Last February, the Supreme Court unanimously ruled that the Eighth Amendment prohibition against “excessive fines and fees” applies to civil forfeiture cases and other civil, non-criminal proceedings.
The case brought before the Court involved cops in Indiana seizing a $42,000 vehicle owned by a man named Tyson Timbs who drove it to an undercover drug deal. During oral arguments, Indiana Solicitor General Thomas Fisher AG unconvincingly claimed that it would not violate the US Constitution if police seized a Bugatti for going five miles an hour over the speed limit.
It’s about time the courts throttle civil forfeiture. Uncle Sam, all 50 states, and thousands of cities use it to boost cash-strapped budgets. Because civil forfeiture isn’t a criminal procedure, the protections a criminal defendant would receive don’t apply. The legal theory is that your property – not you – is presumed guilty. If you can’t prove it’s innocent, you can lose it.
Hence the strange names of civil forfeiture cases such as “United States v. 422 Casks of Wine” or “United States v. $124,700 in U.S. Currency.” Not to mention “State of Texas v. One Gold Crucifix.” Suffice it to say that if your property is found or simply alleged to have been involved in or facilitated a crime, you could lose it.
Civil forfeiture has its roots in common law, which the US inherited from England but was only sporadically used until 1984. That year, Congress enacted a law introducing the concept of “adoption.” Under this process, when local or state police seize property, they may turn it over to Uncle Sam for processing under federal law. Today, almost 90% of the assets are seized by “joint task forces” with investigations often coordinated in “fusion centers.” These are information hubs in which state, local and federal law enforcement, and (sometimes) military and private intelligence agencies share data to facilitate criminal investigations. Originally intended for use only in terrorism investigations, fusion centers have become a cornerstone of modern civil forfeiture.
Once a forfeiture is finalized under federal law, the Justice Department rewards the state agencies participating in a joint task force or the agency that made the seizure with up to 80% of the proceeds as a kickback. The feds call this “equitable sharing.”
The process bypasses provisions in state law that would otherwise provide a legal barrier against loss of property without a criminal conviction. It also sidesteps state laws that say forfeited assets be used for specific purposes not related to law enforcement, such as education.
But from the standpoint of police budgets, it’s been a godsend. According to research conducted by the Institute for Justice:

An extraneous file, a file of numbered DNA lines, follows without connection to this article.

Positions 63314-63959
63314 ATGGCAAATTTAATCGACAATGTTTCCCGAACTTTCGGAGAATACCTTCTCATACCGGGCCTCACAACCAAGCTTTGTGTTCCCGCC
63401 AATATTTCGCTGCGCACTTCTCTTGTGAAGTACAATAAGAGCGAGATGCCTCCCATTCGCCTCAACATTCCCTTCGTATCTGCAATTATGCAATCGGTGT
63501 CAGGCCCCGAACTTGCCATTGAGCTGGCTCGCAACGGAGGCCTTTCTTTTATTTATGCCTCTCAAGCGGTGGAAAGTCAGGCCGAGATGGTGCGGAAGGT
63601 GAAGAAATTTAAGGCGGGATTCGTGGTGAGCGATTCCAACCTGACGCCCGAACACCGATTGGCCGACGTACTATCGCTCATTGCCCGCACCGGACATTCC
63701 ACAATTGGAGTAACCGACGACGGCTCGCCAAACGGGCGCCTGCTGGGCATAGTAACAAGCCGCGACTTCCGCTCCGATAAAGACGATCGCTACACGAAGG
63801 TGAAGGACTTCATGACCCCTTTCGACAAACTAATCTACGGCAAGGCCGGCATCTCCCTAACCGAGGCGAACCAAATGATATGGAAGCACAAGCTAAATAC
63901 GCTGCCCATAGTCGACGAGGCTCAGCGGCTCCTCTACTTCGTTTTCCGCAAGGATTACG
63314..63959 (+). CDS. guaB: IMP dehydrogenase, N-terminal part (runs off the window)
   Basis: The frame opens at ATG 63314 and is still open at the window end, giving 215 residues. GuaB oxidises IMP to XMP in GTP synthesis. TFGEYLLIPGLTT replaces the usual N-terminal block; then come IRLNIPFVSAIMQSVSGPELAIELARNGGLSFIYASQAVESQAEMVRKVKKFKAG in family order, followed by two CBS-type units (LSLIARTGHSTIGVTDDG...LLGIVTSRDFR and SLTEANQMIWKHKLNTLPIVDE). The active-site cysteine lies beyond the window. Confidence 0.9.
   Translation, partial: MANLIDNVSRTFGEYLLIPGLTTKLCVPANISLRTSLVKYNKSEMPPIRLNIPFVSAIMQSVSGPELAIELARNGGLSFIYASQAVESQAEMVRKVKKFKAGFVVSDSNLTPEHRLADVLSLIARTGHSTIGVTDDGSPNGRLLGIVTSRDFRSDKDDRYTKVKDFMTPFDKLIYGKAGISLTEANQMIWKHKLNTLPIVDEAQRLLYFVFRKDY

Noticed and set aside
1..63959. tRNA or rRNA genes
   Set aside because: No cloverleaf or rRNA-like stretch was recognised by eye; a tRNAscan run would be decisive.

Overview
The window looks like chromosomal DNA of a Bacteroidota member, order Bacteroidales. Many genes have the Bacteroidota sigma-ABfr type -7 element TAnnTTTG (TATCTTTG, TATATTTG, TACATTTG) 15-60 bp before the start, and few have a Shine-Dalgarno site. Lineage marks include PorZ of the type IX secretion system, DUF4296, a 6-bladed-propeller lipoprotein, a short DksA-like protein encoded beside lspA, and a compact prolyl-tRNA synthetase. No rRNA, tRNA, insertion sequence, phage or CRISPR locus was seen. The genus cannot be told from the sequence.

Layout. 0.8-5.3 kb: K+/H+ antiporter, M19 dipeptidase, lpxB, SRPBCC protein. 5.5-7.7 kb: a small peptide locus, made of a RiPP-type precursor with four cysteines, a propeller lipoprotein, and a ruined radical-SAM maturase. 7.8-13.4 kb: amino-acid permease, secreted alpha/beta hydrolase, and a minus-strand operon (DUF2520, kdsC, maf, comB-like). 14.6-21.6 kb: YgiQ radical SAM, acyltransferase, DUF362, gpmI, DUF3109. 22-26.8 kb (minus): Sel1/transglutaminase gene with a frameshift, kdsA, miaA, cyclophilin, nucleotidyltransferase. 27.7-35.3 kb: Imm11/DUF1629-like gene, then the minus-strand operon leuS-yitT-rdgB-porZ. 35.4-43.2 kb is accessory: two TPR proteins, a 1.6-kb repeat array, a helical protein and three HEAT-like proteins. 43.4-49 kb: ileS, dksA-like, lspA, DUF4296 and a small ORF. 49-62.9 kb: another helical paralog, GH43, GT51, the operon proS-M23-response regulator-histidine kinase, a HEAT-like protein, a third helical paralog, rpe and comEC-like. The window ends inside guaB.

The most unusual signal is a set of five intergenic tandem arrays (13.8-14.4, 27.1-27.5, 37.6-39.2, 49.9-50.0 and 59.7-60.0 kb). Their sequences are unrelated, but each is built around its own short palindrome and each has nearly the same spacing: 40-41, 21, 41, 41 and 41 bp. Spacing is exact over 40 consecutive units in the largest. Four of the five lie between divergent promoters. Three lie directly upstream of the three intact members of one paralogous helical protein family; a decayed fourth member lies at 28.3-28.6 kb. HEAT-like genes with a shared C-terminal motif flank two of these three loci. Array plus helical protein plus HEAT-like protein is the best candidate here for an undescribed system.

In 1986, the Justice Department’s Asset Forfeiture Fund AFF took in $93.7 million in revenue from federal forfeitures. By 2014, annual deposits had reached $4.5 billion—a 4,667% increase.
The Justice and Treasury Departments together took in nearly $29 billion in forfeited assets from 2001 to 2014, and combined annual revenue grew 1,000% over the period.
Between 2000 and 2013, the Justice Department paid state and local agencies $4.7 billion in equitable sharing revenues.
As well, in most states, police and prosecutors can keep up to 100% of the assets they seize in civil forfeitures, without getting the feds involved. This is “policing for profit” in its purest form—and it’s very popular with law enforcement agencies.
Cash is the all-time favorite asset cops love to confiscate. Police consider cash inherently suspicious. They can seize your cash if they believe that it's somehow connected to a crime. That’s easy to demonstrate, because up to 96% of circulating cash contains narcotics residues. All police need to do is bring in a drug-sniffing dog to inspect the bills. If the dog behaves in a way that persuades its handler that it’s detected the odor of narcotics on cash, police can seize it. Then, in most states, it's up to you to prove that the money has a legitimate origin.
Fortunately, efforts are underway nationwide to curb civil forfeiture abuse. In the last five years, 33 states and the District of Columbia have reformed their civil forfeiture laws. Three of those states — Nebraska, New Mexico and North Carolina—have abolished civil forfeiture entirely. In 15 others, police can’t seize your property unless you’re convicted of a crime.
As well, the Supreme Court’s Timbs decision will curtail seizures of cash, cars, and homes with a value many times greater than the penalty that would otherwise apply if the owner were convicted of a crime. But the decision only applies to the states, not Uncle Sam itself. More than 400 federal statutes allowing the federal government to confiscate your property through civil forfeiture still apply.
Thus, the decision doesn’t apply to forfeitures under federal money laundering laws, the PATRIOT Act or the International Emergency Economic Powers Act. Nor does it affect the abominable practice of federal prosecutors pursuing simultaneous civil forfeiture and criminal proceedings. This is a common tactic when the government is seeking to gather evidence against a criminal defendant. Information you disclose to prove you’re an “innocent owner” in a civil forfeiture proceeding can then be used against you in a related criminal proceeding.
How can you prevent police “forfeiture squads” from confiscating your wealth? One of the survival strategies I learned as a child was to stay away from schoolyard bullies. As an adult, I keep my property away from government bullies by holding a big chunk of it offshore. With the civil forfeiture racket still booming, I can’t think of a better reason for keeping it there.